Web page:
In addition, a new order will be introduced to enable the Scottish Ministers to specify the persons from whom parents and young people can obtain further advice, information and support in relation to the provision for additional support needs, including support and advocacy services as referred to in section 14 of the 2004 Act. Authorities will be under a duty to publish information as to those persons.
Changes are also required to the supporting children's learning code of practice to reflect the changes contained in the 2009 Act and the secondary legislation.
You can access information on all of the proposed changes to the secondary legislation and the supporting children's learning code of practice on the Scottish Government website: www.scotland.gov.uk/Publications/2009/10/05090858
Responding to this consultation paper
We would be grateful if you would use the on-line consultation questionnaires which you can access at: www.scotland.gov.uk/Publications/2009/10/05090858 or could clearly indicate in your written response which questions or parts of the consultation paper you are responding to as this will aid our analysis of the responses received.
This consultation, and all other Scottish Government consultation exercises, can be viewed online on the consultation web pages of the Scottish Government website at http://www.scotland.gov.uk/consultations.
The Scottish Government now has an email alert system for consultations ( SEconsult: http://www.scotland.gov.uk/consultations/seconsult.aspx ). This system allows stakeholder individuals and organisations to register and receive a weekly email containing details of all new consultations (including web links). SEconsult complements, but in no way replaces SG distribution lists, and is designed to allow stakeholders to keep up to date with all SG consultation activity, and therefore be alerted at the earliest opportunity to those of most interest. We would encourage you to register.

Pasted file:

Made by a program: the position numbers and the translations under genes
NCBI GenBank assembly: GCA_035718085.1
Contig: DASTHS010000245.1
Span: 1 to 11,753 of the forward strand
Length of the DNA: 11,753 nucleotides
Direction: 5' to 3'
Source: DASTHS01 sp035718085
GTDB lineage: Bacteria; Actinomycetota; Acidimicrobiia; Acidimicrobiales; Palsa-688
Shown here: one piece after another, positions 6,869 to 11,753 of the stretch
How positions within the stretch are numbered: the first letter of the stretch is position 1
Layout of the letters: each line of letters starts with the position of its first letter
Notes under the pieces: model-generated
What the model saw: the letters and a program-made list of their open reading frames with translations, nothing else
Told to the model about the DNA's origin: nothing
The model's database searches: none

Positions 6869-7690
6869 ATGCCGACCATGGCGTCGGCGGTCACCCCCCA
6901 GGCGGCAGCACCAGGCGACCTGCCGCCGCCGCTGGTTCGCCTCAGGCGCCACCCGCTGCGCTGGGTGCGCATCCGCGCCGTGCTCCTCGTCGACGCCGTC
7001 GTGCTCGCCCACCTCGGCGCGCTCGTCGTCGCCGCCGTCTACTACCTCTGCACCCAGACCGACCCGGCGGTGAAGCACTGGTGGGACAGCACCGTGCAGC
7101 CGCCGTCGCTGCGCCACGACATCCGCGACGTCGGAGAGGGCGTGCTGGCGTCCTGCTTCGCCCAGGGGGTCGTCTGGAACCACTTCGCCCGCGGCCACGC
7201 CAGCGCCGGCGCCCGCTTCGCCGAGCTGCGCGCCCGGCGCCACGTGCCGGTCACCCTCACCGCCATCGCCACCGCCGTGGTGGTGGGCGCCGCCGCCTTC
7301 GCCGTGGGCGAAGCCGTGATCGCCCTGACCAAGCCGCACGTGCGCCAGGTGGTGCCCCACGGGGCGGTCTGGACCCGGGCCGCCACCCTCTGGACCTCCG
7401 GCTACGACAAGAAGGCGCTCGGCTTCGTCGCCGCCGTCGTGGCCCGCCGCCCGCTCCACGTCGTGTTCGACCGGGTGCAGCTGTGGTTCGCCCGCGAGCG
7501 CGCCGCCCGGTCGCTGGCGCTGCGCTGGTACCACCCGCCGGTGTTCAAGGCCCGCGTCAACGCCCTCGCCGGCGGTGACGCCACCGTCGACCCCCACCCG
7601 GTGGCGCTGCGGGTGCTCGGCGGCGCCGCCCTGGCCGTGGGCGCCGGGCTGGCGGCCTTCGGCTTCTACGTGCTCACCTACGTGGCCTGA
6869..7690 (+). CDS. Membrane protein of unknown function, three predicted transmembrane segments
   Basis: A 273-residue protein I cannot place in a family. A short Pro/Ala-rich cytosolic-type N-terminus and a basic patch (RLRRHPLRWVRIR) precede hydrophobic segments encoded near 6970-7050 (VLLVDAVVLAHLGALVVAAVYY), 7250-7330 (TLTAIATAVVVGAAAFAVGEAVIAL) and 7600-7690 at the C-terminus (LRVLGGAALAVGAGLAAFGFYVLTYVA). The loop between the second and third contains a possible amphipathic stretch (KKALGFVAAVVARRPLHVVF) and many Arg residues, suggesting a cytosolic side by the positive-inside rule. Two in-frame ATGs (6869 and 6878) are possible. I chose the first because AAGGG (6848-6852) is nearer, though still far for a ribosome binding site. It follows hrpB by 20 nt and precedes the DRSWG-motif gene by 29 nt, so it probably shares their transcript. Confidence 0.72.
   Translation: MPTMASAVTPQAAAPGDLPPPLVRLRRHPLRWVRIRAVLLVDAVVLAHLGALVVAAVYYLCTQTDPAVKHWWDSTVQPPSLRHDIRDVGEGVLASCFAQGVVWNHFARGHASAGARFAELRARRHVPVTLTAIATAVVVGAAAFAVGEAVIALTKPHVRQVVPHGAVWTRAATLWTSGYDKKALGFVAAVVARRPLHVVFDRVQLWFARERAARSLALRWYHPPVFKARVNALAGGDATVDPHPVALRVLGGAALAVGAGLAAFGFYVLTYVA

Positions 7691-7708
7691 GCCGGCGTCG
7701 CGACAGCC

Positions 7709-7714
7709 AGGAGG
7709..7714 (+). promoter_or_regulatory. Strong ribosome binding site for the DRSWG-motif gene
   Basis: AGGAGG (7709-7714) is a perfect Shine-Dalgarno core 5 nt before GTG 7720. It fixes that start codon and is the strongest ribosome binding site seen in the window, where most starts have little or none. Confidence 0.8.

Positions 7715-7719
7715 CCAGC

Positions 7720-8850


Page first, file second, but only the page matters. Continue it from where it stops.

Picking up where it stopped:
Handling your response
We need to know how you wish your response to be handled and, in particular, whether you are happy for your response to be made public. Please complete and return the Respondent Information Form which forms part of the on-line consultation response and can be accessed at the beginning of each part of the online questionnaire. Alternatively, for written responses, you can access a copy of the form at: www.scotland.gov.uk/Publications/2009/10/05090858. This will ensure that we treat your response appropriately. If you ask for your response not to be published we will regard it as confidential, and we will treat it accordingly.
All respondents should be aware that the Scottish Government are subject to the provisions of the Freedom of Information (Scotland) Act 2002 and would therefore have to consider any request made to it under the Act for information relating to responses made to this consultation exercise.
Next steps in the process
Where respondents have given permission for their response to be made public and after we have checked that they contain no potentially defamatory material, responses will be made available to the public in the Scottish Government Library.(see the attached Respondent Information Form), these will be made available to the public in the Scottish Government Library by [12 February 2010] and on the Scottish Government consultation web pages by 12 February 2010]. You can make arrangements to view responses by contacting the SG Library on 0131 244 4552. Responses can be copied and sent to you, but a charge may be made for this service.